By J. Karbar
The Federation of Road Transport Union of Liberia (FRTUL) and its lesser known offshoot, the Genuine Transport Union of Liberia (G-TUL), have been accused of failing both its members and the general public. Unions, whether of labor, industry, agriculture, trade or otherwise, are not only formed to enhance the bargaining powers of its members, but to also influence legislation that would benefit them. But not so the FRTUL and the G-TUL.
According to many drivers of commercial vehicles, the leadership of the drivers’ union is only interested in collecting money. They say they don’t see where their money is going or for that matter what is done with it. They complain that the unions do not come to their aid when they run afoul of the police. In Liberia, where more than half of the vehicles plying the streets are uninsured, this is a daunting challenge – especially in cases of accidents, fatal or otherwise. According to one driver, that is why many drivers flee the accident scene and go in hiding. They also claim that whenever they breakdown on the highways, they have to fend off angry passengers, some of whom demand a refund which usually is not forthcoming because the union collects its fees upfront; the fare of one passenger per vehicle is collected before the vehicle is allowed to leave the parking lot. It matters not how many trips you make; if you make a hundred trips a day, you pay a hundred times.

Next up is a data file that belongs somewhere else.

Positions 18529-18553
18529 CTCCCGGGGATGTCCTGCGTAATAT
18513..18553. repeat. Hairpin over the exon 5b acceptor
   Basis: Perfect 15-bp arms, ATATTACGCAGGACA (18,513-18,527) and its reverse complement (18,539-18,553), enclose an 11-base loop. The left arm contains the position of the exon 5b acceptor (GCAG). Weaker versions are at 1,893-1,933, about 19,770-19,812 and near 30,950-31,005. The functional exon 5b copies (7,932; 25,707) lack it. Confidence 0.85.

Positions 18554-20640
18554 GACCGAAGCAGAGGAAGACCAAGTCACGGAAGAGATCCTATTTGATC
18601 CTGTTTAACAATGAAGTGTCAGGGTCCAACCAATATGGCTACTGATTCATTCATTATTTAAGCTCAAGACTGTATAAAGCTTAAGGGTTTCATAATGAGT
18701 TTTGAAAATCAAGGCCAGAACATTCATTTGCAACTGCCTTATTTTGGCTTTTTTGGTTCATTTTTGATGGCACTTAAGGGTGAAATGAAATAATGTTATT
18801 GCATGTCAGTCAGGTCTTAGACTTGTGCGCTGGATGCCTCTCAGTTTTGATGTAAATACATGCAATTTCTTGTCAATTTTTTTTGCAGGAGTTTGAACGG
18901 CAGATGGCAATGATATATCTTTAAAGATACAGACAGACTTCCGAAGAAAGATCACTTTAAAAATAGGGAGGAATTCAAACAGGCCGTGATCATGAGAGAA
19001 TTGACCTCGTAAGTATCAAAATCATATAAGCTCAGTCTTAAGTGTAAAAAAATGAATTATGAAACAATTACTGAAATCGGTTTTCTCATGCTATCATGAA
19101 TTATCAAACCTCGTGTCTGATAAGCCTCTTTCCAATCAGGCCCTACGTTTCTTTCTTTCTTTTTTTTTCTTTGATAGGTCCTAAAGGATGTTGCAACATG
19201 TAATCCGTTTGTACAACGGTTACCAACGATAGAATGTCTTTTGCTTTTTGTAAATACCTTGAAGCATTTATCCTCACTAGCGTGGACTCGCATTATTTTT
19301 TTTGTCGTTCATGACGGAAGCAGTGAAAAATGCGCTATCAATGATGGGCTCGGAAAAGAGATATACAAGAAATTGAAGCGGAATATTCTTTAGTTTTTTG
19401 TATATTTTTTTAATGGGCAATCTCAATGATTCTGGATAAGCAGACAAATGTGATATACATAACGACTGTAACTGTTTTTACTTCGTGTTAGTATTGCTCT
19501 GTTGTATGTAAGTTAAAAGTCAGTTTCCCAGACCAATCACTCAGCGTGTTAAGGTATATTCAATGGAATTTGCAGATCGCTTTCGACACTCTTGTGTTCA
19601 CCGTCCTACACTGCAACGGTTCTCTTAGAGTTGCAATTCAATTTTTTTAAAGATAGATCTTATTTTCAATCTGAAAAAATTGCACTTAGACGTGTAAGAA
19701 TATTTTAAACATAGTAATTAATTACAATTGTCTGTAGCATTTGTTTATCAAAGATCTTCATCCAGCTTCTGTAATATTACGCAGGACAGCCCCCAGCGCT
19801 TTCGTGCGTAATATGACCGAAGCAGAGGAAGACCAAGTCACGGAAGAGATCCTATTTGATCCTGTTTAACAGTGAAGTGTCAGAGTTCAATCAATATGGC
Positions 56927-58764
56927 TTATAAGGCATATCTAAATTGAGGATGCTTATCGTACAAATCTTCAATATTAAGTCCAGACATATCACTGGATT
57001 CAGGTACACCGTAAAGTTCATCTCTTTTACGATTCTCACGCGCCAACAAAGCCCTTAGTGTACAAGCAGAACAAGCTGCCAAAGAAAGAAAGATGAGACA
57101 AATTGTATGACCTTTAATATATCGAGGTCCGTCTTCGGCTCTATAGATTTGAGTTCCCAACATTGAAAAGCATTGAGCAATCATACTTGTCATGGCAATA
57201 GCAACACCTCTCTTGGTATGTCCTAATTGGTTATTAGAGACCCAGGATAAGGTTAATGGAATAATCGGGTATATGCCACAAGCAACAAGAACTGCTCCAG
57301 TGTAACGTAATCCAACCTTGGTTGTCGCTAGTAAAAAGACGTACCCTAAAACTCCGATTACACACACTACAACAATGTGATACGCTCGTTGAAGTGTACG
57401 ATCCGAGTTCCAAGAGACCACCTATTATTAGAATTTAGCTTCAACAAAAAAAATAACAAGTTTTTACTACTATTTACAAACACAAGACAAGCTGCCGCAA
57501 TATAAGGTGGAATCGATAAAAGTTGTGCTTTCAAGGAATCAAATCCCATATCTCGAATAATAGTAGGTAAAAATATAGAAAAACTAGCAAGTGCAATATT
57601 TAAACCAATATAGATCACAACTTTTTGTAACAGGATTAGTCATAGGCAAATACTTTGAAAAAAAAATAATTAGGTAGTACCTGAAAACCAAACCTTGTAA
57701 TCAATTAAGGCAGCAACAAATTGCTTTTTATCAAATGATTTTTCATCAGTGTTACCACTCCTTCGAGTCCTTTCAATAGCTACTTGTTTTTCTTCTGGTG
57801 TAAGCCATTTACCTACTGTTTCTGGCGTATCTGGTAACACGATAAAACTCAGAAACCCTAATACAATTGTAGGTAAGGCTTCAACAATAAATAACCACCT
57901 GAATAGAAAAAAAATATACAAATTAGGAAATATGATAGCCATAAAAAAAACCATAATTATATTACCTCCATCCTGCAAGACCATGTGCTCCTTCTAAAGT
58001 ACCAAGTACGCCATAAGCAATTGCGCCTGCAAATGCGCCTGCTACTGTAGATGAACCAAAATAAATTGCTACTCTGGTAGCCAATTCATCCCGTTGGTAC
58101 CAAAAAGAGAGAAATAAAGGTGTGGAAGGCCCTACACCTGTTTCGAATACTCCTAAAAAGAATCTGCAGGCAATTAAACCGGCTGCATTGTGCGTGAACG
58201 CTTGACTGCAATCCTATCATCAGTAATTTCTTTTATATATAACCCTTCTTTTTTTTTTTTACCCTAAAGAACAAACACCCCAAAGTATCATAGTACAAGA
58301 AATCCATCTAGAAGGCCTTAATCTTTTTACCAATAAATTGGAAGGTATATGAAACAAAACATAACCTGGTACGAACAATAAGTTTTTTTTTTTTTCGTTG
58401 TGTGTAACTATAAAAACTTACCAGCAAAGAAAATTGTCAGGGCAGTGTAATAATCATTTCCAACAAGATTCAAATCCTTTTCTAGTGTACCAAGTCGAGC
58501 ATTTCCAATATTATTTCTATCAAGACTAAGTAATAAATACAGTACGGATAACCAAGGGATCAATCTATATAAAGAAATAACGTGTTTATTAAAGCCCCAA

On the other hand, passengers complain that the unions’ first-come-first-serve policy robs them of any right to choose the vehicle they like. The policy encourages vehicle owners to be lax with vehicle safety and maintenance. If a 1980 model vehicle, rickety, with smooth tires and bad breaks/clutch is the first in line, it must get loaded and be off before any other vehicle can be boarded. This means it’s the old car owners and union officials and workers who are the principal beneficiaries of the drivers’ union plus some corrupt government officials who have oversight responsibility for the drivers’ unions. A former FRTUL Union president told me on condition of anonymity that every time a new transport minister takes office, they present him with a Heineken carton full of Liberian dollars. Meanwhile, long distance passengers continue to spend days on the road to get from one point of the country to another, not necessarily because of bad roads, but many times also because of vehicle failure.
Sadly, some people in power have figured out how to make money with a tow truck but no one has thought about making sure the driver’s union have a standby relief/rescue vehicle at its major hubs to assist in moving passengers forward and to assist in repairing broken-down vehicles. This past Christmas season we passed a truck which broke down on a hill in Lofa between Voinjama and Kolahum. On our way back to Monrovia, after New Year, we passed the same truck in the same position on the hill – a waste of resource.
Red Light – Paynesville
This is now probably the biggest market in Liberia, home to the FRTUL and the G-TUL. Note how filthy the FRTUL main terminal and parking ground is with garbage; the saying is: “hold your nose and pass.” Meanwhile, “cold bowl sellers” ply their trade and travelers eat sitting right next to piles of garbage.
“Aye man, will we never learn? Do the unions even have their own parking lot?”